Now, I know where Kukla gets her interpretation from. The first version she heard, and the one that she still considers definitive, is the very popular recording of it with Ray Charles and Betty Carter. And in the Betty Carter version, there's no doubt from the way that she vamps it that she made her mind to have sex with Ray Charles' character before she even came up to the apartment, that she's just trying to preserve her reputation by pretending to put up a fight. There's another classic recording, by Dean Martin and I forget whom, where the (somewhat obscure) female singer vamps her part so much that it's clear that her interpretation is even farther in the same direction than Betty Carter's. She's clearly trying hard to get laid, and sings her lines as nothing less frank than sexual teasing. And it's certainly true that by the standards of when the song was written in 1948, there would absolutely be those who would say that even at Christmas-time, if The Mouse wasn't willing to at least consider having sex with that man, what was she doing in The Wolf's apartment that late?

But it's worth pointing out that the Ray Charles' recording of it is in 1961 and Dean Martin's in 1959. The earliest recording of it was in 1949, by Dinah Shore. And the one that I consider definitive, the one I certainly hear the most often, is one from around 1950 by Bing Crosby and, no I'm not kidding, Doris Day. And while Doris Day clearly had sex at least once in her life (she was married 4 times and had one child), it was certainly the public's impression that only someone truly sick could imagine it. If you're too young to remember Doris Day at all, imagine if Britney Spears had kept her original reputation as sexy but wholesome. All the way to at least the age of 50. That Doris Day. And when Bing Crosby takes off her hat in line 12, right after she's had that drink, there's a seriously frightened gasp on the recording; her character was not expecting to be touched. How consenting is it that she stayed now, do you think?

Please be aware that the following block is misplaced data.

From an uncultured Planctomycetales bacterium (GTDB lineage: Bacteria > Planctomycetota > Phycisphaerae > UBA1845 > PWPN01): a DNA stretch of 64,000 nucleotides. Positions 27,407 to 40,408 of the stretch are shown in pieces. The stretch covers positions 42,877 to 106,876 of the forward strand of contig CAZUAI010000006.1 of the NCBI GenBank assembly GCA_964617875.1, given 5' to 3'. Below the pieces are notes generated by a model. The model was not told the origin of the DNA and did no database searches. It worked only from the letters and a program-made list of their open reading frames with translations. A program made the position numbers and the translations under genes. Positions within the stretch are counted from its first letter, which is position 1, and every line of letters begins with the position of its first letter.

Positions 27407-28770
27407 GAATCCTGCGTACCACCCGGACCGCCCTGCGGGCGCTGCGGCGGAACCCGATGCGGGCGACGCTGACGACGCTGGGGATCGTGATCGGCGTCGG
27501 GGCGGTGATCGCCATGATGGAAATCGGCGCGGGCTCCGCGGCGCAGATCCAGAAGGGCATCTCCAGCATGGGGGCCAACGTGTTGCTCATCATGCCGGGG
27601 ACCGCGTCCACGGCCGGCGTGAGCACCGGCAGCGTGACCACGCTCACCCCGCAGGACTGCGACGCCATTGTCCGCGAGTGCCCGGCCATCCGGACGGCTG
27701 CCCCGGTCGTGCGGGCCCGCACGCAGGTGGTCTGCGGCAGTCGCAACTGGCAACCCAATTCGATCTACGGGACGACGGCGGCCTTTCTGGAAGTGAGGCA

I know, it's just a silly song. And a very catchy tune. And some truly great jazz. And, as sexy D/s fantasy, very sexy indeed. But if The Wolf found himself in a shoot-out with The Mouse's father on the day after Christmas 1949, or found himself brought up on forcible rape charges by The Mouse on the day after Christmas 2006, in either case his defense would look awfully ragged. Enjoy the song ... but take a word to the wise.